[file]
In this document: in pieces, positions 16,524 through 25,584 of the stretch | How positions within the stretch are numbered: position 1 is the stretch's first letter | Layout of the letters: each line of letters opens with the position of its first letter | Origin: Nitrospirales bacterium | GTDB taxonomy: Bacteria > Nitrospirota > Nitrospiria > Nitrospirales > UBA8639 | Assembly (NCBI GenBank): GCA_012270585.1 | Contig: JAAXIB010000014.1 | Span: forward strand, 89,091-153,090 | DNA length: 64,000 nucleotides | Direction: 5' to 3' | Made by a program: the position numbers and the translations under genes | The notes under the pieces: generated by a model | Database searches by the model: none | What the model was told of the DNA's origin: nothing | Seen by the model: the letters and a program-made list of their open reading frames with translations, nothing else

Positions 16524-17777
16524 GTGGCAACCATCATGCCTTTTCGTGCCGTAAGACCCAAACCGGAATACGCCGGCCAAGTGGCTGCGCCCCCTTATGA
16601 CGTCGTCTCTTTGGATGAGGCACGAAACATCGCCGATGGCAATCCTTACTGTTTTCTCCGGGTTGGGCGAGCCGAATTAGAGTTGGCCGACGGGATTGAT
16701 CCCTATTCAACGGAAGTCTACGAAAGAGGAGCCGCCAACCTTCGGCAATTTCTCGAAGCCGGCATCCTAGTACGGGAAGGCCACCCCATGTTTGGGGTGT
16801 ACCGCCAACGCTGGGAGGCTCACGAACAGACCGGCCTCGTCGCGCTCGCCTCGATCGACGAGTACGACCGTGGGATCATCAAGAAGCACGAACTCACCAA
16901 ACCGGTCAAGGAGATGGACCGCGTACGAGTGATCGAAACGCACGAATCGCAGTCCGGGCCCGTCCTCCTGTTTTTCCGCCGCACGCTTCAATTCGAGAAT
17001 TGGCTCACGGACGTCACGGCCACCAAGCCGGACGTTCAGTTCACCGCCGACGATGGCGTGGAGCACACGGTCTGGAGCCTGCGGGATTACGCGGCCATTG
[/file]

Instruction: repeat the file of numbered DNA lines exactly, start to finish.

In this document: in pieces, positions 16,524 through 25,584 of the stretch | How positions within the stretch are numbered: position 1 is the stretch's first letter | Layout of the letters: each line of letters opens with the position of its first letter | Origin: Nitrospirales bacterium | GTDB taxonomy: Bacteria > Nitrospirota > Nitrospiria > Nitrospirales > UBA8639 | Assembly (NCBI GenBank): GCA_012270585.1 | Contig: JAAXIB010000014.1 | Span: forward strand, 89,091-153,090 | DNA length: 64,000 nucleotides | Direction: 5' to 3' | Made by a program: the position numbers and the translations under genes | The notes under the pieces: generated by a model | Database searches by the model: none | What the model was told of the DNA's origin: nothing | Seen by the model: the letters and a program-made list of their open reading frames with translations, nothing else

Positions 16524-17777
16524 GTGGCAACCATCATGCCTTTTCGTGCCGTAAGACCCAAACCGGAATACGCCGGCCAAGTGGCTGCGCCCCCTTATGA
16601 CGTCGTCTCTTTGGATGAGGCACGAAACATCGCCGATGGCAATCCTTACTGTTTTCTCCGGGTTGGGCGAGCCGAATTAGAGTTGGCCGACGGGATTGAT
16701 CCCTATTCAACGGAAGTCTACGAAAGAGGAGCCGCCAACCTTCGGCAATTTCTCGAAGCCGGCATCCTAGTACGGGAAGGCCACCCCATGTTTGGGGTGT
16801 ACCGCCAACGCTGGGAGGCTCACGAACAGACCGGCCTCGTCGCGCTCGCCTCGATCGACGAGTACGACCGTGGGATCATCAAGAAGCACGAACTCACCAA
16901 ACCGGTCAAGGAGATGGACCGCGTACGAGTGATCGAAACGCACGAATCGCAGTCCGGGCCCGTCCTCCTGTTTTTCCGCCGCACGCTTCAATTCGAGAAT
17001 TGGCTCACGGACGTCACGGCCACCAAGCCGGACGTTCAGTTCACCGCCGACGATGGCGTGGAGCACACGGTCTGGAGCCTGCGGGATTACGCGGCCATTG